Good Fats vs. Bad Fats


Good Fats Bad Fats
Butter, tallow (from beef), and coconut oil are the best anti-inflammatory fats. Shortening, margarine, and “spreads.”
Lard (from pork). This is what grandma cooked with before the vegetable oil industry kicked into gear. She did not use the kind that is preserved with BHT. Anything hydrogenated or partially hydrogenated. Higher levels of trans fatty acids are strongly associated with systemic inflammation in patients with heart disease. Have also been implicated in cancer.
Traditional vegetable oils – coconut oil and palm oil are both rich sources of lauric acid, which has strong antifungal and antimicrobial properties. Extremely stable with high smoking points, so they can be used in baking, frying, sautéing.Also sesame oil, another traditional vegetable oil. Vegetable oils (corn, soy, canola, safflower, cottonseed). Produced with toxic chemicals and high temperatures. High in inflammatory omega-6s.Canola oil and soy oils – lots of negative research. Most of these products are extracted from genetically modified plants.
The monounsaturated oils (olive, avocado) in small amounts – can be inflammatory if there is too much.Olive oil – a good base for salad dressings, not good for cooking at high temperatures – smoking point is too low. Commercial salad dressings are typically made from processed vegetable oils. (Make your own with olive oil and balsamic vinegar and a dollop of honey mustard.)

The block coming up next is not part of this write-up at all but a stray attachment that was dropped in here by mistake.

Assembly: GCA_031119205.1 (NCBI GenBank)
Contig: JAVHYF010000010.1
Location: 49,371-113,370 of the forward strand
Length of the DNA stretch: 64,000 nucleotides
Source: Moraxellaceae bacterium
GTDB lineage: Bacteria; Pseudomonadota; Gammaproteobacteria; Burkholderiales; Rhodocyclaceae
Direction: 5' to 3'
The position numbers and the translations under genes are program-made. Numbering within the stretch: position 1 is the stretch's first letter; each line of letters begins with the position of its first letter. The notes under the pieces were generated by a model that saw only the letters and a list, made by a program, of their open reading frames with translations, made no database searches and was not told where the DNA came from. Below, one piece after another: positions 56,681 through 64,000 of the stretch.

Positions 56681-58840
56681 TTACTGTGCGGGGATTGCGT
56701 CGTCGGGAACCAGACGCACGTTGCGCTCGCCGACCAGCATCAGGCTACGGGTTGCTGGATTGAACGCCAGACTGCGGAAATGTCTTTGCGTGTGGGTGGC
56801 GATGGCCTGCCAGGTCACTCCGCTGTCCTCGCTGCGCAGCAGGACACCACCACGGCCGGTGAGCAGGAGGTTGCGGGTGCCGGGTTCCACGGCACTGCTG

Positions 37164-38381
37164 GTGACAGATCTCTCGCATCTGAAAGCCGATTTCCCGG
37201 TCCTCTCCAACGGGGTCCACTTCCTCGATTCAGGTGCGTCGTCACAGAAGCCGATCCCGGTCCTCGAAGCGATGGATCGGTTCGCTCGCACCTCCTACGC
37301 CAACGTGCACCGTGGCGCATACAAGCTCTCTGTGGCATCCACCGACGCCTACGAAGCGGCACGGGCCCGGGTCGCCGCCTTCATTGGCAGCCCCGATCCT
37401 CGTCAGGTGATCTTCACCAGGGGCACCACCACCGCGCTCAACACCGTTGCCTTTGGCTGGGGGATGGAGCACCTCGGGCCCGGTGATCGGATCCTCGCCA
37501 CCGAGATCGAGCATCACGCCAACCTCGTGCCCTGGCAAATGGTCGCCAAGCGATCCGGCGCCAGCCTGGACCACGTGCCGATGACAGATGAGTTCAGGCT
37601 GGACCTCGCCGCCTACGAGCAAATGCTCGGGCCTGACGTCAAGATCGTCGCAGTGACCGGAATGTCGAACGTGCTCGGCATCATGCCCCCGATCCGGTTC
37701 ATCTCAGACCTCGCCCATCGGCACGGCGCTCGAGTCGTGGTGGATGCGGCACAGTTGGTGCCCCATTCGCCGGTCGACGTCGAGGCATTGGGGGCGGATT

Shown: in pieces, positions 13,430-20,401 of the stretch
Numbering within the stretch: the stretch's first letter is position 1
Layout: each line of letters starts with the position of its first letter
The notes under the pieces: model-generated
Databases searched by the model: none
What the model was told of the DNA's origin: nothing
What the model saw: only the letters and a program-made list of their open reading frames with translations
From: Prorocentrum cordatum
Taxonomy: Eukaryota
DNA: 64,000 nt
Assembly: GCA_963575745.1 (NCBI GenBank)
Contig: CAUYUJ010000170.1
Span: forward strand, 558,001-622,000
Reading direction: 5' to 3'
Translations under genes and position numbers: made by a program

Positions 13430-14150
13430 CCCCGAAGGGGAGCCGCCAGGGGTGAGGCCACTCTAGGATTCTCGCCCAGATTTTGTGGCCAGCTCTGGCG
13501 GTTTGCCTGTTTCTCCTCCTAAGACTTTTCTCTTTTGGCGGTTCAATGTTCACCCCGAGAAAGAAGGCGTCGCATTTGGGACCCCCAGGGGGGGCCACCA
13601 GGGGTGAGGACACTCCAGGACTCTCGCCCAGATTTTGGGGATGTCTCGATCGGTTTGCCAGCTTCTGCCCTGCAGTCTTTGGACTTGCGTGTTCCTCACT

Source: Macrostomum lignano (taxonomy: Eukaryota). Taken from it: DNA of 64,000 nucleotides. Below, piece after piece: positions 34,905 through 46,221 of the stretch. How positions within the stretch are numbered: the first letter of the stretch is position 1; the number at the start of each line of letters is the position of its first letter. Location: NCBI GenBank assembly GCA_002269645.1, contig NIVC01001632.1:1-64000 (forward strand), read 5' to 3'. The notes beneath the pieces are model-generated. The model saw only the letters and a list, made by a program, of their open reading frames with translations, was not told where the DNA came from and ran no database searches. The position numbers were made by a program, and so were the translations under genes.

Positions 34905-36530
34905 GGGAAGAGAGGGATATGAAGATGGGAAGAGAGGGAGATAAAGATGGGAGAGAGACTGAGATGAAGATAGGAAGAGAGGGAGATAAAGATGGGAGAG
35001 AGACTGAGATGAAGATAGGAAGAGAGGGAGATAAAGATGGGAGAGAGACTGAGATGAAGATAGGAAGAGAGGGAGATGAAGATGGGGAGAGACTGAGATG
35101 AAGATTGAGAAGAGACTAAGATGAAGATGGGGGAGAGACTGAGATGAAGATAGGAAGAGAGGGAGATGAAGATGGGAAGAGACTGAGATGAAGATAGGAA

Cod liver oil – omega-3 fatty acids are the building blocks of anti-inflammatory hormones.Flax oil – good source of omega-3 fatty acids, but take in small amounts. Not good for cooking. Fish oil – usually an industrial product.
Whole cheeses, eggs, grass-fed meat. Skim milk cheeses, low fat yogurt, soybean imitation products.
Nuts – walnuts, almonds, pecans, macadamia nuts have a mix of good fats. Peanuts – often carry a mold that causes allergies, generally roasted in a vegetable oil.



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2 thoughts on “Good Fats vs. Bad Fats

  1. Inflammation: So What? « Steph's Sustenance February 17, 2013 at 9:12 am

    […] Fats: Don’t eat “low fat”. Eat “good fats” and get more omega-3 fats from small fish like sardines, herring, sable, and wild […]

  2. Laura February 17, 2013 at 9:40 am

    Agreed!! I recently published a book on my experiences with an eating disorder and focus a lot on the role some of the healthy fats you write about played in my healing.

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